Nonprofit organization CreatiVets collaborated with VCUarts and VCU Office of Military Student Services to help veterans use art to process their war experiences. Seven veterans participated in the partnership’s inaugural course, which took place last June in Richmond.
The participating veterans have struggled with post-traumatic stress disorder, traumatic brain injury or amputation. During the course, the veterans used creative writing, woodworking, digital media and other art forms to foster self- expression and transform their stories of trauma and struggle. The classes were taught primarily by Craft/Material Studies Adjunct Faculty Alicia Dietz (MFA ’16), who is herself a veteran.
Founded by Marine veteran Richard Casper, CreatiVets began as a series of songwriting sessions in Nashville that helped him cope with PTSD and traumatic brain injury. Working with VCUarts Associate Dean Christina Lindholm and Director of Military Student Services Stephen Ross, Casper was able to successfully launch the program at VCU. The course culminated in an art exhibition at the Depot.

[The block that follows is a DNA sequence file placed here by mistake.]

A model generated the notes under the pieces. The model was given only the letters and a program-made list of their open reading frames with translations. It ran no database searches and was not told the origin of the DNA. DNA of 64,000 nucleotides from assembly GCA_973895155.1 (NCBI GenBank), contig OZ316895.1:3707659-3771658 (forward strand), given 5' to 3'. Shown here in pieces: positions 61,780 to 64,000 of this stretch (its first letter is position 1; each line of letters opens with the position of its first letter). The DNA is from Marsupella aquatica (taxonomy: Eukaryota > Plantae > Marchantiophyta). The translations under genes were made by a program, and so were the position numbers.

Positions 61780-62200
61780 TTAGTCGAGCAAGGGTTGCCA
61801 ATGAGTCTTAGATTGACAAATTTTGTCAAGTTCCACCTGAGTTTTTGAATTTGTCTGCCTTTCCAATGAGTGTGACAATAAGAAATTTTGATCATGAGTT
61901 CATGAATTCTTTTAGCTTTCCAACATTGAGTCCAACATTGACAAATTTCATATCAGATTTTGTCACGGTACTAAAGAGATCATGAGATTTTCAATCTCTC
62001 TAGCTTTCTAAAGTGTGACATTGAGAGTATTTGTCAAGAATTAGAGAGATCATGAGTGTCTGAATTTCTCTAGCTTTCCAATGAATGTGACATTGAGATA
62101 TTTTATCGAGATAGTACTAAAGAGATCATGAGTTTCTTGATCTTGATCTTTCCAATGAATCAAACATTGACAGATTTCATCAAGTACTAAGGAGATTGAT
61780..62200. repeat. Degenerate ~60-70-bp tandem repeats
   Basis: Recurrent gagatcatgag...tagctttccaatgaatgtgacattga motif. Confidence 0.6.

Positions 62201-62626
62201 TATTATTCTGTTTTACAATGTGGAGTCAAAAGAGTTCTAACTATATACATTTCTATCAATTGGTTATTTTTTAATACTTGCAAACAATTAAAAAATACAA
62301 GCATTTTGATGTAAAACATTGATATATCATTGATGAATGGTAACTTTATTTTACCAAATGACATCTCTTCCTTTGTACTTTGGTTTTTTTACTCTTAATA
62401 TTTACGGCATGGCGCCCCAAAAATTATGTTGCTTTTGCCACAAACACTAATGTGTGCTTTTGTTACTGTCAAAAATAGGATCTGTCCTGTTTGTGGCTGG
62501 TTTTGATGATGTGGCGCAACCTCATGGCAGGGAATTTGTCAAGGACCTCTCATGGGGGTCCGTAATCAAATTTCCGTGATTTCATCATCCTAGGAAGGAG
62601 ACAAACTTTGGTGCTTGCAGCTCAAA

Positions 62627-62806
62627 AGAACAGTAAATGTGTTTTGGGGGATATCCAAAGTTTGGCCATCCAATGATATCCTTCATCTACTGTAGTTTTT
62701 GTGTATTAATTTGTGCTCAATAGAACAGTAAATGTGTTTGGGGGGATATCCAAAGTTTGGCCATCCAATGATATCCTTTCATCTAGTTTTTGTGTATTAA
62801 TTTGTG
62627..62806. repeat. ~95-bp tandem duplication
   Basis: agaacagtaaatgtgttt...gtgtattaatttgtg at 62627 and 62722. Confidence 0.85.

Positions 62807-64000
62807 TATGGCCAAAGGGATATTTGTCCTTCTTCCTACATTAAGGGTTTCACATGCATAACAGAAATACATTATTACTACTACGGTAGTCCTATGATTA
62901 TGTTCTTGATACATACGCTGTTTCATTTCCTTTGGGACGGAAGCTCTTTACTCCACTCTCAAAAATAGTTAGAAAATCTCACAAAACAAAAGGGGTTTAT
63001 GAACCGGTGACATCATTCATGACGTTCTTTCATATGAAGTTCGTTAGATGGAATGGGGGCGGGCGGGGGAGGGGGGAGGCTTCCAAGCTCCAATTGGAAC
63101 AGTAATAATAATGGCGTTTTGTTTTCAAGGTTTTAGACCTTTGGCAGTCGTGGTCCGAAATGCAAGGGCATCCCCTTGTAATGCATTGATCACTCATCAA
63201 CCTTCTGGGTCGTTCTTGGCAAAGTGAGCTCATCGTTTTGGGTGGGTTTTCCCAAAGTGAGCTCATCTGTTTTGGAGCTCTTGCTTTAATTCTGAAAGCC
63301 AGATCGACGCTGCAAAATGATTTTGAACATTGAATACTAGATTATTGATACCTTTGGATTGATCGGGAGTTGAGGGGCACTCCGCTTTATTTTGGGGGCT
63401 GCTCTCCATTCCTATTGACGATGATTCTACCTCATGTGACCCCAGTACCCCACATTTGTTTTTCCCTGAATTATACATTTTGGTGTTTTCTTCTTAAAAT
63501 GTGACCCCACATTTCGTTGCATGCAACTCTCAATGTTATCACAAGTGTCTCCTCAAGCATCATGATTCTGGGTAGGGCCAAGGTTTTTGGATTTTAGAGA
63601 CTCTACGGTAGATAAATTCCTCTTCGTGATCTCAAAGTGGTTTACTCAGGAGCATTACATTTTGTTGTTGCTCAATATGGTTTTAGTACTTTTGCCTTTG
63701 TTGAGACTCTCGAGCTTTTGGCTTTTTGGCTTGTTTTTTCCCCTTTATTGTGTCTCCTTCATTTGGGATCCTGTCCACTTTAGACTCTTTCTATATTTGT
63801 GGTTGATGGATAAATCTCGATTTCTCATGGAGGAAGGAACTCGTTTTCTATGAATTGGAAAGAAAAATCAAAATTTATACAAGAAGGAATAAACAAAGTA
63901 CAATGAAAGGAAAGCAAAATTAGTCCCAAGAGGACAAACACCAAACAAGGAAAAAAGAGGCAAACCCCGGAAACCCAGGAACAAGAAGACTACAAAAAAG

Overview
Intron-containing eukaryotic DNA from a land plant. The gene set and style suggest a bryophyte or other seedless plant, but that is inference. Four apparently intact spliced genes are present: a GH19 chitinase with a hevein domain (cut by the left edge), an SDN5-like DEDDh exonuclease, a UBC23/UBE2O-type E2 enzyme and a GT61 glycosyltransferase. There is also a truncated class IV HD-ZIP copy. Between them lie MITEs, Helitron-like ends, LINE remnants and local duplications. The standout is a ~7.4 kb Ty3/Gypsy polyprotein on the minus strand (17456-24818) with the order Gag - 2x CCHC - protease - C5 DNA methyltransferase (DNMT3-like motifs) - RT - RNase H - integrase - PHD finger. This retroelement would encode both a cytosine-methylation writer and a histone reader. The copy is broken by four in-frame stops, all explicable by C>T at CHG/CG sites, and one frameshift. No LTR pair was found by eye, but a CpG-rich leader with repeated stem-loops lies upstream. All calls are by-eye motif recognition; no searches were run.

“We owe these veterans; they have put themselves on the line,” says Lindholm. “This program lets them know that they’re not alone. It gives them a whole new avenue to express things they couldn’t necessarily find the words for.”
For Lindholm, the most powerful experience she had with CreatiVets was during a printmaking class taught by Adjunct Instructor Brooke Inman (MFA ’08), when VCUarts students exchanged work with veterans.
“What they were producing had deep-rooted meaning and was really reflective of their experience,” says Lindholm. “And the generous spirit with which the students treated the veterans was affirming to me as someone associated with the School of the Arts.”
Read more about Creativets founder Richard Casper in Time.
Story featured in VCUarts 2017 Fall Studio.